• Pickled vegetables such as kimchi, sauerkraut, and fermented pickles
  • Miso

5. Restrict carbs

The main function of carbohydrates is to provide energy and glucose is the main form of energy that the body uses. Carbohydrates that enter the body as sugar are broken down into glucose to be used by the cells for energy.

The Standard American Diet of about 2200 calories per day, will obtain 50% of these calories from carbohydrates — often in the form of processed foods such as cereals, non-whole grain bread, pastries, cookies, and chips.

When you eat a lot of carbs, more insulin is secreted. This causes cancer cells to take in more glucose, resulting in increased cancer cell growth.

Reducing carbohydrate intake can slow tumor growth by limiting the amount of excess glucose available to the cancer.

Maintaining even blood sugar levels to avoid spikes in glucose, which then provide extra sugars used by the cancer.

A whole-foods diet is rich in whole grains, legumes, fruits, vegetables, and fiber and has a low glycemic index.

6. Include healthy fats

Fats are an important part of your diet; the key is to choose healthy fats and avoid the ones that aren’t.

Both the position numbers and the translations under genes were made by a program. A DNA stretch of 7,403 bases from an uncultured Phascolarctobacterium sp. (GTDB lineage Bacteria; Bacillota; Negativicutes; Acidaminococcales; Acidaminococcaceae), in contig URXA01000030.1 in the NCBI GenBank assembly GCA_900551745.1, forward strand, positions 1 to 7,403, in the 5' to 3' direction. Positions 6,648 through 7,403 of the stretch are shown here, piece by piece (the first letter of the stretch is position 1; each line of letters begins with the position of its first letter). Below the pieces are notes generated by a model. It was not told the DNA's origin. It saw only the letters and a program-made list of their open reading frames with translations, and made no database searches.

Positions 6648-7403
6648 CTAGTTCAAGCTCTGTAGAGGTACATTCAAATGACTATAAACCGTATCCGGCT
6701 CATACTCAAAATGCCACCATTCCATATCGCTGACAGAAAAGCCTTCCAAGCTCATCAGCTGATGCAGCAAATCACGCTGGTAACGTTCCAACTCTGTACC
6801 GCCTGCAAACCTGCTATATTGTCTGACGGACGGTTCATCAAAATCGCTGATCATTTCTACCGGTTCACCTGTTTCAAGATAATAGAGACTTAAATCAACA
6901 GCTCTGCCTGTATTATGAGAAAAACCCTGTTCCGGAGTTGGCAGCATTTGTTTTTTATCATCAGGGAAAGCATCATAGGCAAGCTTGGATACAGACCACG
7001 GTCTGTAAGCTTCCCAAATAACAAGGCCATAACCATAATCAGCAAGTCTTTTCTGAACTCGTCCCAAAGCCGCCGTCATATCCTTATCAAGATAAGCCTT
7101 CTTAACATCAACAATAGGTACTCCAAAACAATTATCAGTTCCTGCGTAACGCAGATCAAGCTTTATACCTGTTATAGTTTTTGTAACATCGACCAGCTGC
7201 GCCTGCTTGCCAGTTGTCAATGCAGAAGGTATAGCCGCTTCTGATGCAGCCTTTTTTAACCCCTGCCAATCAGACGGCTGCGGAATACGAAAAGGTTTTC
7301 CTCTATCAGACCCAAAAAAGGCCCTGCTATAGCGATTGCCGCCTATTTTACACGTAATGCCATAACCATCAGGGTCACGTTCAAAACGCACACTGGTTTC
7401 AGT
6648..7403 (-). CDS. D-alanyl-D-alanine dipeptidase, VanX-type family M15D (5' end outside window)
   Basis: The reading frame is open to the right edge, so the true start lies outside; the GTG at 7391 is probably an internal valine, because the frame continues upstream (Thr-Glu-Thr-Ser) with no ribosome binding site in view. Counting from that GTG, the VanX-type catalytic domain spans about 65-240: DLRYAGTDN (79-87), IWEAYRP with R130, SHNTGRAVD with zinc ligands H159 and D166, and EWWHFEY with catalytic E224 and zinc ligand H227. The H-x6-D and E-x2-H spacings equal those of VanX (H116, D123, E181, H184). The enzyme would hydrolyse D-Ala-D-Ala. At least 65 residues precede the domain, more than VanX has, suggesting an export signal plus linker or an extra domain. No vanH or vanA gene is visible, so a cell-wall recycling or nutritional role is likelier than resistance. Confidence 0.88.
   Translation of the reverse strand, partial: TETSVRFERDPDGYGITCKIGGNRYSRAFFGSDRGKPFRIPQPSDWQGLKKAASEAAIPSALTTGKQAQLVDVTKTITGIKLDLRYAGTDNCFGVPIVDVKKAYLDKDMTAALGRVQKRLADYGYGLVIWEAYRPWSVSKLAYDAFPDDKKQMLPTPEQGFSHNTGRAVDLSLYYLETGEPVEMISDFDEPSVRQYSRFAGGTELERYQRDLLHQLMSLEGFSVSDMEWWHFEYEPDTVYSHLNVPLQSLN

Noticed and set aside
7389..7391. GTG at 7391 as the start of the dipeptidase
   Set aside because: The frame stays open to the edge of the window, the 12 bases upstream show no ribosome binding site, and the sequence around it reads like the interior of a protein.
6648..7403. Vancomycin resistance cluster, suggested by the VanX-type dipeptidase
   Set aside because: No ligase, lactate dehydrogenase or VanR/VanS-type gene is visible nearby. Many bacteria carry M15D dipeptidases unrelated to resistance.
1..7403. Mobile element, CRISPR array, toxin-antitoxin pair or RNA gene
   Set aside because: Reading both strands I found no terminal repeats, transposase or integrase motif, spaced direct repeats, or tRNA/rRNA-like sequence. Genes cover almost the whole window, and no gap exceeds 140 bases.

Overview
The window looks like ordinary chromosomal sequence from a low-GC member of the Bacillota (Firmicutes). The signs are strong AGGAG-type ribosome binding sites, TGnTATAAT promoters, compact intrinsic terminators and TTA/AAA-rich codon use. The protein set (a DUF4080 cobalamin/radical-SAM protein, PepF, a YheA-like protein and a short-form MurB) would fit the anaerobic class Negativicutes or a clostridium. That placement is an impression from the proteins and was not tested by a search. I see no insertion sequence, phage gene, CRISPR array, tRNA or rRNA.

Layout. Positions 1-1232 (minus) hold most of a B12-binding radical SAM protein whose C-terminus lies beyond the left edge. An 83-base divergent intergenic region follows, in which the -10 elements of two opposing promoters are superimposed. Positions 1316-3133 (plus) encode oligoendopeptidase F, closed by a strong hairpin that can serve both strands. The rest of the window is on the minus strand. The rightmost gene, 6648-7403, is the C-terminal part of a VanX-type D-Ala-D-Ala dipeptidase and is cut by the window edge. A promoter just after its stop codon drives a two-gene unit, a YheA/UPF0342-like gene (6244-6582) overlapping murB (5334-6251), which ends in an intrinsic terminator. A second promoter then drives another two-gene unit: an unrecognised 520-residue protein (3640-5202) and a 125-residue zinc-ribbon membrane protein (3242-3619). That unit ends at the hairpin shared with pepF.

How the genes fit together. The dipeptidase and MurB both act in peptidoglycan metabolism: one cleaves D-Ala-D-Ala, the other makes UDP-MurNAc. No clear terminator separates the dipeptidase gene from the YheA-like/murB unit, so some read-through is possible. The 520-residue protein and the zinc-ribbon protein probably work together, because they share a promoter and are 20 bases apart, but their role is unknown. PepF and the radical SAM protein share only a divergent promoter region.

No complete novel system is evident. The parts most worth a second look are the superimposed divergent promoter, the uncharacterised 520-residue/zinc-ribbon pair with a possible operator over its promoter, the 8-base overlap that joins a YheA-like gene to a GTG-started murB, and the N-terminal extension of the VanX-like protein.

Two types of fats — saturated fat and trans fat— are known to be potentially harmful to your health.

Trans fats (trans fatty acids) are solid at room temperature (think of margarine, shortening, and beef or pork fat). This feature makes trans fats the fat of choice in foods that need to be “shelf stable.”

Trans fats appear in fast foods that contain partially hydrogenated vegetable oils: in fried foods (French fries, doughnuts, deep-fried fast foods), margarine and vegetable shortening, baked goods (cookies, cakes, pastries) and processed snack foods (crackers, microwave popcorn).

These are the worst fats for you and should be totally eliminated from your diet!

Saturated fats are found in fatty cuts of beef, pork, and lamb, dark chicken meat and poultry skin, and tropical oils such as palm oil, cocoa butter and lard. These fats should be avoided also.

“Bad fats” change the ratio between the Omega fats. When people grew and made the majority of their food, there was a ratio of Omega-6 to Omega-3 essential fatty acids (EFA) of approximately 1:1.  

Western diet foods have created an imbalance in the ratio; now there is approximately 15 times more Omega-6 than Omega-3. This causes inflammation, which can contribute to cancer growth.

Healthy fats include cold-pressed oils such as borage, evening primrose, black currant, flaxseed, grapeseed, hemp, olive, avocado, and fatty fish, such as salmon. 

I recommend extra virgin olive oil be the main oil you use and the greener in color, the higher the content polyphenols it contains. Plant polyphenols, such as those found in extra virgin olive oil, have properties which impact the activity and levels of sirtuins, proteins that regulate cellular health. 

Polyphenols have been shown to reduce cell proliferation and increase cell death in cancer cells, especially against breast cancer cells.